8 abril 2008 | EN
COMSTECH plans to launch new programmes on information technology
The Organisation of the Islamic Conference (OIC) has increased science support for its member countries by giving higher status and fundraising capabilities to its science committee.
Its Standing Committee on Scientific and Technological Cooperation (COMSTECH) has been re-designated as a specialist organ of the OIC with new autonomy over its finances and administration, providing more freedom for its research programs.
The changes were announced at the 13th General Assembly of COMSTECH, held last week (1–3 April) in Islamabad, Pakistan. At the meeting, OIC member countries were invited to rejoin the committee.
Every country that joins will be obliged to donate a proportion of its gross domestic product (GDP) annually to COMSTECH programmes. Countries with larger contributions will receive higher priority and a larger stake in any commercial gains from the programme.
COMSTECH currently runs on voluntary contributions from OIC member states. Only 13 out of 57 Muslim countries collectively donated US$2.59 million to COMSTECH in the last biennium (2006–2007), with US$2 million from Pakistan.
Jordan, Pakistan and Saudi Arabia have signed up so far. Pakistan also announced a one-off donation of US$7.2 million in addition to its regular, US$1 million annual contribution. According to Anwar Nasim, science advisor at COMSTECH, Jordan and Saudi Arabia will confirm their contributions in a few weeks after consultation with their ministries.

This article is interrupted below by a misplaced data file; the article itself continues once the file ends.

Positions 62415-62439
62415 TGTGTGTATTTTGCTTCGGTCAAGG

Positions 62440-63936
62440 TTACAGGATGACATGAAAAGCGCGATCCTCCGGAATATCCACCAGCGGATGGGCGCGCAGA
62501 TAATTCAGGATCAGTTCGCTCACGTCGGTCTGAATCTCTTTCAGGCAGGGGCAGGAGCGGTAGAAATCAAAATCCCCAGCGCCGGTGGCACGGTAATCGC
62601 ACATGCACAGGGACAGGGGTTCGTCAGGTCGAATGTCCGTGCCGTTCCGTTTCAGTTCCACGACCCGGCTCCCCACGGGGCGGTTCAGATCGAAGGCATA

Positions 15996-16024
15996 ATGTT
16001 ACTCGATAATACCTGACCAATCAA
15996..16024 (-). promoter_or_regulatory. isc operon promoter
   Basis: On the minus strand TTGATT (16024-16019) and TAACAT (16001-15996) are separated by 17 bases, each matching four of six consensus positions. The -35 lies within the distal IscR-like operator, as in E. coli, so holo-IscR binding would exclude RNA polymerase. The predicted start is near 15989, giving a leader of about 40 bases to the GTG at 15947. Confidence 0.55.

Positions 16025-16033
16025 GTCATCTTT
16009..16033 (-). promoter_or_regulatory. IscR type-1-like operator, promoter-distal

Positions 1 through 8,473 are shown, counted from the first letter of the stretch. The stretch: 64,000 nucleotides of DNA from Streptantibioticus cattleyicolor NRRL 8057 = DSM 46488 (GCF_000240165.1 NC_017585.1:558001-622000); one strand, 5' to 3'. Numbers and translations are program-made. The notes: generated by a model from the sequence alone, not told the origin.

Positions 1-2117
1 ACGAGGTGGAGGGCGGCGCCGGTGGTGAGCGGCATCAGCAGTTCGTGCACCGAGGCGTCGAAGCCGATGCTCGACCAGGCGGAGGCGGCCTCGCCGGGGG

"Since 1996, we have been trying to convince the leadership of Muslim countries of the socioeconomic importance of science and technology, and the role of COMSTECH in this," Atta-ur-Rahman, COMSTECH coordinator general, told SciDev.Net.
At the assembly, Atta-ur-Rahman announced plans to launch new programmes on information technology, agricultural and health biotechnology, bio-saline agriculture (the use of microorganisms and salt-tolerant plants to help cultivate salt-rich lands), drug development and science and technology policymaking.
"Most Muslim countries don't have national science policies based on their local needs and available resources. In this regard, COMSTECH is certainly going to help them," says Atta-ur-Rahman.
COMSTECH was created by the OIC in 1981 to promote cooperation among OIC member states in science and technology. It provides human and material resources to further the scientific and technological capabilities of Muslim countries, including inter-library networks and grants for young scholars.
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